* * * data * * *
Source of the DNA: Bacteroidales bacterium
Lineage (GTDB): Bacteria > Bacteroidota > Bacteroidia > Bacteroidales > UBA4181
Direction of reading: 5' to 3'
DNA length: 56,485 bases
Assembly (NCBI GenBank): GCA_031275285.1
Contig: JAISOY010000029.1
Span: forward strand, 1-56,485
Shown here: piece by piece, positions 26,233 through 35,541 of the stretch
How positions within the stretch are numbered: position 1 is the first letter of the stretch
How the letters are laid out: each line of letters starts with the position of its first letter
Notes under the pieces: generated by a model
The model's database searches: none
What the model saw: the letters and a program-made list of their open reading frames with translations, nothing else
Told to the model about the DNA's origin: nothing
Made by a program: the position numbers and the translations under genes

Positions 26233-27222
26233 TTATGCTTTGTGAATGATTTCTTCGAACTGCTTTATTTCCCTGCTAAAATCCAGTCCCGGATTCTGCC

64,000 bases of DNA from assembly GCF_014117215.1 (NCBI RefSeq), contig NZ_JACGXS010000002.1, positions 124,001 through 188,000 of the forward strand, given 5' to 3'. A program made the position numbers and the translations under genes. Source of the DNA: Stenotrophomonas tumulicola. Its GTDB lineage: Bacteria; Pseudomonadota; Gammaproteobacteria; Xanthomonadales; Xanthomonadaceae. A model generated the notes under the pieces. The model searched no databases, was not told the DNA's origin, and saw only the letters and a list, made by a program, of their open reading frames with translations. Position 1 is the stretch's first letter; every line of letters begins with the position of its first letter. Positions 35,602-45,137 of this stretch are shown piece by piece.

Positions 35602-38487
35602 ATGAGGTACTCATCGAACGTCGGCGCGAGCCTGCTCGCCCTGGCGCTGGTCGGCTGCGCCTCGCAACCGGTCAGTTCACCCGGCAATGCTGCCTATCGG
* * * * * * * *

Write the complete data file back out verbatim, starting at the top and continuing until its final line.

Source of the DNA: Bacteroidales bacterium
Lineage (GTDB): Bacteria > Bacteroidota > Bacteroidia > Bacteroidales > UBA4181
Direction of reading: 5' to 3'
DNA length: 56,485 bases
Assembly (NCBI GenBank): GCA_031275285.1
Contig: JAISOY010000029.1
Span: forward strand, 1-56,485
Shown here: piece by piece, positions 26,233 through 35,541 of the stretch
How positions within the stretch are numbered: position 1 is the first letter of the stretch
How the letters are laid out: each line of letters starts with the position of its first letter
Notes under the pieces: generated by a model
The model's database searches: none
What the model saw: the letters and a program-made list of their open reading frames with translations, nothing else
Told to the model about the DNA's origin: nothing
Made by a program: the position numbers and the translations under genes

Positions 26233-27222
26233 TTATGCTTTGTGAATGATTTCTTCGAACTGCTTTATTTCCCTGCTAAAATCCAGTCCCGGATTCTGCC

64,000 bases of DNA from assembly GCF_014117215.1 (NCBI RefSeq), contig NZ_JACGXS010000002.1, positions 124,001 through 188,000 of the forward strand, given 5' to 3'. A program made the position numbers and the translations under genes. Source of the DNA: Stenotrophomonas tumulicola. Its GTDB lineage: Bacteria; Pseudomonadota; Gammaproteobacteria; Xanthomonadales; Xanthomonadaceae. A model generated the notes under the pieces. The model searched no databases, was not told the DNA's origin, and saw only the letters and a list, made by a program, of their open reading frames with translations. Position 1 is the stretch's first letter; every line of letters begins with the position of its first letter. Positions 35,602-45,137 of this stretch are shown piece by piece.

Positions 35602-38487
35602 ATGAGGTACTCATCGAACGTCGGCGCGAGCCTGCTCGCCCTGGCGCTGGTCGGCTGCGCCTCGCAACCGGTCAGTTCACCCGGCAATGCTGCCTATCGG